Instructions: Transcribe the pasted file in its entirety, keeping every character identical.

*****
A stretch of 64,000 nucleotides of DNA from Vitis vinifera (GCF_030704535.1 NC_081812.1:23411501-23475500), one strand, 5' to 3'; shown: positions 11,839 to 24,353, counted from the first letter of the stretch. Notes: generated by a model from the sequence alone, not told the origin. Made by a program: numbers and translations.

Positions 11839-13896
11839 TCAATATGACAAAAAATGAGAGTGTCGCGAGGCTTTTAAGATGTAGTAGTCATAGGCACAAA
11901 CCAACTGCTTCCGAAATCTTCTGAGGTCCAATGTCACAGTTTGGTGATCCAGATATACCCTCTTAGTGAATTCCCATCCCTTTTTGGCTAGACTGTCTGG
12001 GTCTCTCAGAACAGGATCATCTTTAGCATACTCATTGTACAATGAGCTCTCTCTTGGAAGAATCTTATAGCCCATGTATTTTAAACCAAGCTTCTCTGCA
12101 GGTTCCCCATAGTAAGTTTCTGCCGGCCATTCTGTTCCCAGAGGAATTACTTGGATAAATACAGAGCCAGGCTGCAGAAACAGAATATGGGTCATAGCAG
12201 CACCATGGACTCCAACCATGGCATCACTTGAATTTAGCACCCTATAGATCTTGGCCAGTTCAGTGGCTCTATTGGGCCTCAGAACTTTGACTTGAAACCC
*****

A stretch of 64,000 nucleotides of DNA from Vitis vinifera (GCF_030704535.1 NC_081812.1:23411501-23475500), one strand, 5' to 3'; shown: positions 11,839 to 24,353, counted from the first letter of the stretch. Notes: generated by a model from the sequence alone, not told the origin. Made by a program: numbers and translations.

Positions 11839-13896
11839 TCAATATGACAAAAAATGAGAGTGTCGCGAGGCTTTTAAGATGTAGTAGTCATAGGCACAAA
11901 CCAACTGCTTCCGAAATCTTCTGAGGTCCAATGTCACAGTTTGGTGATCCAGATATACCCTCTTAGTGAATTCCCATCCCTTTTTGGCTAGACTGTCTGG
12001 GTCTCTCAGAACAGGATCATCTTTAGCATACTCATTGTACAATGAGCTCTCTCTTGGAAGAATCTTATAGCCCATGTATTTTAAACCAAGCTTCTCTGCA
12101 GGTTCCCCATAGTAAGTTTCTGCCGGCCATTCTGTTCCCAGAGGAATTACTTGGATAAATACAGAGCCAGGCTGCAGAAACAGAATATGGGTCATAGCAG
12201 CACCATGGACTCCAACCATGGCATCACTTGAATTTAGCACCCTATAGATCTTGGCCAGTTCAGTGGCTCTATTGGGCCTCAGAACTTTGACTTGAAACCC